Such imagery also appears to be a play on the ruckenfigur, a visual trope made popular by the Romantic landscapes of Caspar David Friedrich. We’re invited to join Dan in his state of powerlessness, shock, and horror at what’s transpired in the past 12 episodes. In spite of its name, Fortitude has not weathered these storms well.
With the news of another season for “Fortitude,” one wonders what will come next, since many of the characters have died already. Richard Dormer is perhaps the next strongest actor in the cast, but I don’t think he can carry an entire season on his own shoulders. Both Hildur and Morton have said that others will come from London or the mainland; that casting decision may be pivotal in determining whether the second season will succeed. (Naturally, I couldn’t resist using the word “pivotal,” considering that distribution rights are held by the Pivot network!) Or will we end up with a situation like “Broadchurch,” where the first season was stellar overall and then the second season just left everyone scratching their heads? I am hoping that the creative team behind “Fortitude” will come through and deliver more surprises and “fun” next season.
Yes, it’s April 15th, which means your Federal income taxes are due today. On a much more positive note, it’s also the birthday of celebrated Renaissance artist Leonardo da Vinci, who lived from 1452-1519. I’m always excited about Leonardo because I studied Art History as an undergraduate at the University of Virginia, situated within a day’s drive of our nation’s capital: Washington, D.C. The close proximity is quite nice, as it affords me with the opportunity to visit the National Gallery of Art on a regular basis. The NGA is the only museum on the Western Hemisphere that houses a Leonardo painting.
The Ginevra de’ Benci, executed in oils during the 1470s, is a rather masterful portrait that still continues to marvel visitors today. It was purchased in 1967 with funds from Alisa Mellon Bruce. I sat down recently for an interview with my co-worker, Toni Engel-Gonchoroff, to explore the impact that Leonardo da Vinci’s work has had on her life. She worked as a museum guard at the NGA, keeping a close eye on the Ginevra during the summer of ’68.
Check out the interview below or via Youtube. I’ve also included a montage of my own artistic endeavors. As an aside, this video was my first foray into the realm of film editing programs such as iMovie and Adobe Premiere Pro. In spite of the challenges, it was quite exciting to pull this project together!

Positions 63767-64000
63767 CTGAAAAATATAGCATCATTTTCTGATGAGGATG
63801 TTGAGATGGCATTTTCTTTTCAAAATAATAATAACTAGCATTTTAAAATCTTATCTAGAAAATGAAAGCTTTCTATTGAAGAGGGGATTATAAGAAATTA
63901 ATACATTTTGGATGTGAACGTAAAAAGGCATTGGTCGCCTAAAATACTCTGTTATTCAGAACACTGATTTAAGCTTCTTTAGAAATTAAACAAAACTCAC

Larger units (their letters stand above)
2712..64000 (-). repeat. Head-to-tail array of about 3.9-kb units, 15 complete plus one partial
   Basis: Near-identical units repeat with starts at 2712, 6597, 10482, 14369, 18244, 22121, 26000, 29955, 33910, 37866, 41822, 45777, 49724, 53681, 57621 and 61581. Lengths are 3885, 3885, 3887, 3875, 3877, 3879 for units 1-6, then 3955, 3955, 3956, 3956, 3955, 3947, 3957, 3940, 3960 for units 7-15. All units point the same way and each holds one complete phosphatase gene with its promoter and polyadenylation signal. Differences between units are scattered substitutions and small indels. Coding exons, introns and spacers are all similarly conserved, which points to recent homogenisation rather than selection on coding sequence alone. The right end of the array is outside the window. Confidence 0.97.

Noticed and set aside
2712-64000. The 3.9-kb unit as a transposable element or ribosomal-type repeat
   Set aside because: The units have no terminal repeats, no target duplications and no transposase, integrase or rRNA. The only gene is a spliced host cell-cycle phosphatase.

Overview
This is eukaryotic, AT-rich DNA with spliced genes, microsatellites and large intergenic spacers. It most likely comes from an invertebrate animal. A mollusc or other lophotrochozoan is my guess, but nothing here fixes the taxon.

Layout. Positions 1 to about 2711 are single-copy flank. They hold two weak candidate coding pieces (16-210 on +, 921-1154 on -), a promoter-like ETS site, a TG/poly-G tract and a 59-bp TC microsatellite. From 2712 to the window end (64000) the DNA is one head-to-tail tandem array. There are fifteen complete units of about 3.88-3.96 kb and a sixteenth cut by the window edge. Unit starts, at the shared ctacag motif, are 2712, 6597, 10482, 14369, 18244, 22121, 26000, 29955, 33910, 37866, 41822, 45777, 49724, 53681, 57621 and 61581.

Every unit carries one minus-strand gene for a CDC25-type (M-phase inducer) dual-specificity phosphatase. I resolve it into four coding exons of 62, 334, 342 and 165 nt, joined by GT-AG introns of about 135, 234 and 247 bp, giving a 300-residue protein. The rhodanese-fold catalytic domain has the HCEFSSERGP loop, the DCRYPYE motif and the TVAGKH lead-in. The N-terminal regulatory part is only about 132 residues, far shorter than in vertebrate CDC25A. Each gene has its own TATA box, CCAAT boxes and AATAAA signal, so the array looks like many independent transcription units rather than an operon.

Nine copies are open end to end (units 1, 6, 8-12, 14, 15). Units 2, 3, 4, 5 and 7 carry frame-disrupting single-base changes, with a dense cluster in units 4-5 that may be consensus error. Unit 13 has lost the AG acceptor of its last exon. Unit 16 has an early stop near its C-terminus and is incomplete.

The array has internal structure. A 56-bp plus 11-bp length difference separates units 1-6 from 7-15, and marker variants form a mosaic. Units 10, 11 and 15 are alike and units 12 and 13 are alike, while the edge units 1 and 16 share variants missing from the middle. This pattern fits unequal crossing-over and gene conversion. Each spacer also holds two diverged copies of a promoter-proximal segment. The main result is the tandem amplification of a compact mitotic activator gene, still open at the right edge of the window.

As I mention in the video, “Leonardo da Vinci and the Idea of Beauty” runs from today (April 15th) through June 14, 2015 at the Museum of Fine Arts in Boston, Massachusetts. The same exhibition concluded last week in at the Muscarelle Museum of Art in Williamsburg, Va, as well as the Leicester Codex viewing at the Phoenix Art Museum. The Ginevra de’ Benci is part of the permanent collection at the NGA, so there’s no need to hit both Boston and D.C. on the same vacation if you’re on a tight schedule. Finally, this year marked the limited release of “Inside the Mind of Leonardo,” with Peter Capaldi (“Doctor Who”) as the Renaissance artist. What will 2016 bring for us to enjoy from Leonardo da Vinci?
Thank you again to Toni for agreeing to share her story.
If you’re wondering what on Earth happened to my blog, rest assured that I will return to the full swing of things by the end of next week. I’m working on my debut interview project on film with a planned release date of April 15th.
Anyway, let’s touch on a couple news stories that are circulating today. Firstly, there is the surprise announcement that Armando Iannucci will be leaving “Veep” after 4 seasons, as reported in an exclusive release by The Hollywood Reporter. The creator of the HBO series is returning to the U.K. where his family still lives. David Mandel has been put forward as Iannucci’s replacement.
While “Veep” fans may be shocked, if anyone pays attention to the U.K. press, the development is perhaps not so astonishing. It’s potentially an occasion for “Doctor Who” fans to celebrate. Nearly 3 weeks ago, The Guardian reported that Iannucci wants to write an episode of “Doctor Who” for Peter Capaldi, the 12th Doctor. Such a venture would likely bode well for the BBC series because it’s a reunion of the creative masters that brought us both “The Thick of It” and “In the Loop.”
Will the Doctor channel more of Malcolm Tucker, spin doctor and “dark lord of 10 Downing Street,” if Iannucci gets his chance to pen an installment? In the eighth season premiere, the Doctor knew he’d seen a face similar to his regeneration; is it an opportunity for Steven Moffat and others revisit the question with Armando Iannucci? Fans of those shows might relish it, but these aren’t angles that need particular embellishment, as both Malcolm and the Doctor are imposing enough figures on their own terms.